It appeared to me that the initial scenes of the film had a slightly soft approach towards the dictator, even though there is a lot of satirical elements used to convey his authoritarian nature. Perhaps the scenes involving his interactions with his cute little grandson is what made me feel so. However, we get to know more about the brutalities of his regime and its impact on common people as the film progresses, through the words of a set of prisoners who were just released and are on their way back home. Also, the way the dictator treats a barber and his son would also give a glimpse of his attitude towards people. However, Makhmalbaf gives a balanced outlook via scenes showing the crimes committed by the soldiers who are now representing the revolution. The film ends with a positive note - that probably indicates what Makhmalbaf has to suggest on the ways to punish such dictators.
The most outstanding things in the film I felt were Mohsen Makhmalbaf's direction, and the amazing performance by child actor Dachi Orvelashvili who plays as the grandson. Mohsen Makhmalbaf's narrative style mixes realistic scenes occasionally with frames bordering on surrealism to create a very unique viewing experience, and this was seen in films like The Day I Became a Woman, which he had co-written and was directed by Marzieh Makhmalbaf. Overall, President was a brilliant watch.
Rolling Blackouts - Dispatches from Turkey, Syria and Iraq is a graphic novel by Sarah Glidden in which she narrates her experiences while accompanying her friends Sarah Stuteville and Alex Stonehill, journalists from The Seattle Globalist, as they visit Iraq and Syria to study and report on the refugee situation there in late 2010 in the aftermath of the Iraq War. Dan, an Iraq War veteran and a childhood friend of Sarah Stuteville, also accompanies them. As part of their visits, Sarah also plans to capture the thoughts and reactions of Dan through a series of interviews.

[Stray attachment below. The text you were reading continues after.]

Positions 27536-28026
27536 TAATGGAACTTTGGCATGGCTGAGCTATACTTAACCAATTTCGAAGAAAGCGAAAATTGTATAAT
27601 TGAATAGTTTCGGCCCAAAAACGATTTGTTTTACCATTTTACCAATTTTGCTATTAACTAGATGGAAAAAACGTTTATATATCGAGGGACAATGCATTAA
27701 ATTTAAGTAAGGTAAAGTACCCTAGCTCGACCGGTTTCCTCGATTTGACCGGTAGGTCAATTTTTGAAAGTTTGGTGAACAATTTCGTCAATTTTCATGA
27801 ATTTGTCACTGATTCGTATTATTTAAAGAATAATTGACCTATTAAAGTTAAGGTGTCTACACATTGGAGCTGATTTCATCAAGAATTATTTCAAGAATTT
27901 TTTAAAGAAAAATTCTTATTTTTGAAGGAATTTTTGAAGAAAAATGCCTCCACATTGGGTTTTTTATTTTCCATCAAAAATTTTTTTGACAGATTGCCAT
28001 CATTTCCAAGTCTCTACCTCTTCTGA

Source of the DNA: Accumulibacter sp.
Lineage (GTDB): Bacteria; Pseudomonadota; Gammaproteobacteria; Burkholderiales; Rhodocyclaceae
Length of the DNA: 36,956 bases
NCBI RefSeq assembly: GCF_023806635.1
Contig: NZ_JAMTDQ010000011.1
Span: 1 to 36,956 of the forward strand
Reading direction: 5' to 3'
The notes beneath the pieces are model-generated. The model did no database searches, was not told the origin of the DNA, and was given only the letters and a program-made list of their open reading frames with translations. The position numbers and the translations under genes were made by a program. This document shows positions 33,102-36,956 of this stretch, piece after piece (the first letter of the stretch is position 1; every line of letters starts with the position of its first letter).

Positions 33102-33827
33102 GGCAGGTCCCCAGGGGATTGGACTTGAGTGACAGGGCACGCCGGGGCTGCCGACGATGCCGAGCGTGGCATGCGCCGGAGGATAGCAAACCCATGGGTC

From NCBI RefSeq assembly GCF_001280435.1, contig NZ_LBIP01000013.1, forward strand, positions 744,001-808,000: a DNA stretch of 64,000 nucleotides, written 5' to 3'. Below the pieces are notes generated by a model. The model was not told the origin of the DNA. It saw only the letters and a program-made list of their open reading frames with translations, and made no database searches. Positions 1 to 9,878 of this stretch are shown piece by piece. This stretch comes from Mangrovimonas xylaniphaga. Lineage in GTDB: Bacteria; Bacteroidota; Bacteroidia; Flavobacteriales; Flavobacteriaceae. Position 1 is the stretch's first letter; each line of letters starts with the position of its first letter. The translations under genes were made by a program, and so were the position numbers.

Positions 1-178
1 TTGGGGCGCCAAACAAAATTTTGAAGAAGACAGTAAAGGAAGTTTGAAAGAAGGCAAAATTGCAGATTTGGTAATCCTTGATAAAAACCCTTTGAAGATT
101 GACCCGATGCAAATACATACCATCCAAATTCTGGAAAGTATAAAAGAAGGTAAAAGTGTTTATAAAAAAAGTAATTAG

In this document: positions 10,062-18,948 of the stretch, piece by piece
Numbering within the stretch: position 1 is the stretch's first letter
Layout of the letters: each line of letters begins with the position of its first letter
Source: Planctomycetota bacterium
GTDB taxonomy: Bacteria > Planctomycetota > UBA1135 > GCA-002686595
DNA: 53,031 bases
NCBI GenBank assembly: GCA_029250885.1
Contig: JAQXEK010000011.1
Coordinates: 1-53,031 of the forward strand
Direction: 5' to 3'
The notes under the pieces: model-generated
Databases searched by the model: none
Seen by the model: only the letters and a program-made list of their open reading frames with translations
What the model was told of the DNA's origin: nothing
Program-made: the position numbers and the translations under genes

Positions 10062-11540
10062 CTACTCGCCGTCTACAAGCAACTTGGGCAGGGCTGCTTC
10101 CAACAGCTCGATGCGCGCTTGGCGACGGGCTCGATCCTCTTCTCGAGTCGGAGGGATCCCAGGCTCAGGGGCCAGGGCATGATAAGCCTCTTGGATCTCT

Rolling Blackouts is not a typical travelogue graphic novel with full-page detailed landscape drawings, etc. Though there are a few panels depicting the local viewpoints from Damascus and Sulaymaniyah, one of the main themes in the book is to explore the meaning and purpose of Journalism itself, and another theme is to point on the utter pointlessness and horrible consequences of the War. These topics are addressed through a series of conversations scattered in the book. The hardships and sufferings of millions of people whose Life was completely destroyed as a result of the Iraq War is also depicted with a balanced and humanitarian outlook in the book.